Worldwide, 20 bioclimatic formation-classes have been identified, based on the 2 more or less independent variables, heat and moisture: tropical rain forest, temperate rain forest, tropical deciduous forest, summer-green deciduous forest, needle-leaved evergreen forest, evergreen hardwood forest, tropical woodland, temperate woodland, tropical savannah, temperate and cold savannah, thornbush, tropical scrub, temperate and cold scrub, tundra, prairie, steppe, meadow, warm desert, cold desert and crust vegetation. These classes are very unevenly distributed on the planet.
An extreme combination of heat and moisture favours the development of tropical rain forest; an extreme combination of heat and drought, warm desert. Extreme cold (almost always very dry as well) allows only snow or bare rock, or at best crust or tundra. The order in which one formation class will replace another is predictable and depends on warming or cooling trends, changes in moisture, or both (seeCLIMATE; CLIMATE CHANGE).
During the last million years, the unglaciated parts of Canada have undergone periodic shifts from summer-green deciduous forest through needle-leaf evergreen forest, temperate woodland, temperate savannah and meadow to tundra and back again, depending on warmth; from needle-leaf evergreen forest through temperate savannah, temperate woodland and prairie to steppe and back again, depending on moisture; and from steppe through temperate scrub to warm desert and back, depending on both factors.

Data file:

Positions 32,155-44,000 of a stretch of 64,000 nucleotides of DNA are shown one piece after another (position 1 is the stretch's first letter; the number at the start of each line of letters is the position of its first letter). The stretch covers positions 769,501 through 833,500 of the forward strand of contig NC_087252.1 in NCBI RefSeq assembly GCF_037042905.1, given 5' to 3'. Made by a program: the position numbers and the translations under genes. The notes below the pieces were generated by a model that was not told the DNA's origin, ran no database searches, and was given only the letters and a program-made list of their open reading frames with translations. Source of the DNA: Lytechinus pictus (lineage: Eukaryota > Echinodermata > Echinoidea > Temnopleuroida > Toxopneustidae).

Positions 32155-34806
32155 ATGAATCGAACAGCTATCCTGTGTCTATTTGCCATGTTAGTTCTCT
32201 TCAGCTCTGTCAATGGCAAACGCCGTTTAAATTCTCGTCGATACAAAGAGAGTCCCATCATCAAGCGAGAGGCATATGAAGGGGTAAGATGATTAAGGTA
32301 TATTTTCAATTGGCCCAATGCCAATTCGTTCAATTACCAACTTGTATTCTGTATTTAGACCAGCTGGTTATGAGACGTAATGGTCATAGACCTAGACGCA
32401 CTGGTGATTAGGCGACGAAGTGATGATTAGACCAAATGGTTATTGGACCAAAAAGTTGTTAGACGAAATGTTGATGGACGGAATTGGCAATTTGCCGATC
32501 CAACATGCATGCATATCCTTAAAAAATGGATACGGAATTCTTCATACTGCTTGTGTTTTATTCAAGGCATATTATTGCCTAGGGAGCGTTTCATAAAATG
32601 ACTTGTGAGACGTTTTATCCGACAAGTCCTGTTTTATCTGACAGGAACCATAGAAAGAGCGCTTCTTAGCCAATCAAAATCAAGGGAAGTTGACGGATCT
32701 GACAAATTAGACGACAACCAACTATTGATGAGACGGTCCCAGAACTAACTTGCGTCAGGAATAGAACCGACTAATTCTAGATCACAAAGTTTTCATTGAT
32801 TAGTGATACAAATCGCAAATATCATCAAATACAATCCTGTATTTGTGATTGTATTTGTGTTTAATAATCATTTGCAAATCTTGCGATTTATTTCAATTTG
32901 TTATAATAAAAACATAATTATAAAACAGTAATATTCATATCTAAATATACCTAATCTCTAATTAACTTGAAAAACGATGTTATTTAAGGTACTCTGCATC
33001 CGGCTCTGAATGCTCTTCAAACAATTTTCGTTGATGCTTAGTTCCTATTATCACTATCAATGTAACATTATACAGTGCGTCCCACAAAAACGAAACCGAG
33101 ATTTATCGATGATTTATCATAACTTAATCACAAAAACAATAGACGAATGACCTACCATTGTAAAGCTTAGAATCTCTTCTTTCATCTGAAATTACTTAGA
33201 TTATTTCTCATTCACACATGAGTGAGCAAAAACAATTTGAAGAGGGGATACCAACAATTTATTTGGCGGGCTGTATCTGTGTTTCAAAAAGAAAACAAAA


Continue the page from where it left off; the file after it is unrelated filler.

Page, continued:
The extreme north has experienced relatively stable conditions of cold desert and crust during the entire period. Hence, when the temperate rain forests of BC are included, modern Canada contains 12 of the 20 possible bioclimatic formations.
As a Discipline
Biogeography operates with broadly based working hypotheses that have been variously tested. It provides an essential background to cultural geography and to human ecology. In earlier stages of its development, it was more concerned with the impact of landscape on human beings. Fortunately, in recent years the ever-swinging oscillation of physical/cultural anthropology and the emergence of human ecology as an increasingly autonomous discipline have rendered the notions briefly outlined above more relevant to human studies, environmental planning and landscape management. Human activity is proving to be a very significant factor in the distribution of plant and animal species.
In Canada the historical regression of many important animal species is well documented, eg, WAPITI and COUGAR that were once present in the east, and salmon that used to reach Lake Ontario. On the other hand, the white-tailed deer has extended its range greatly; the beaver has made several comebacks. But extinction of the GREAT AUK is forever, and there are many endangered species.
Pierre Dansereau, Biogeography: An Ecological Perspective (1957) and "Vegetation Zones, World," in The McGraw-Hill Encyclopedia of Science and Technology, Vol 14 (1971); I.G. Simmons, Biogeography, Natural and Cultural (1979).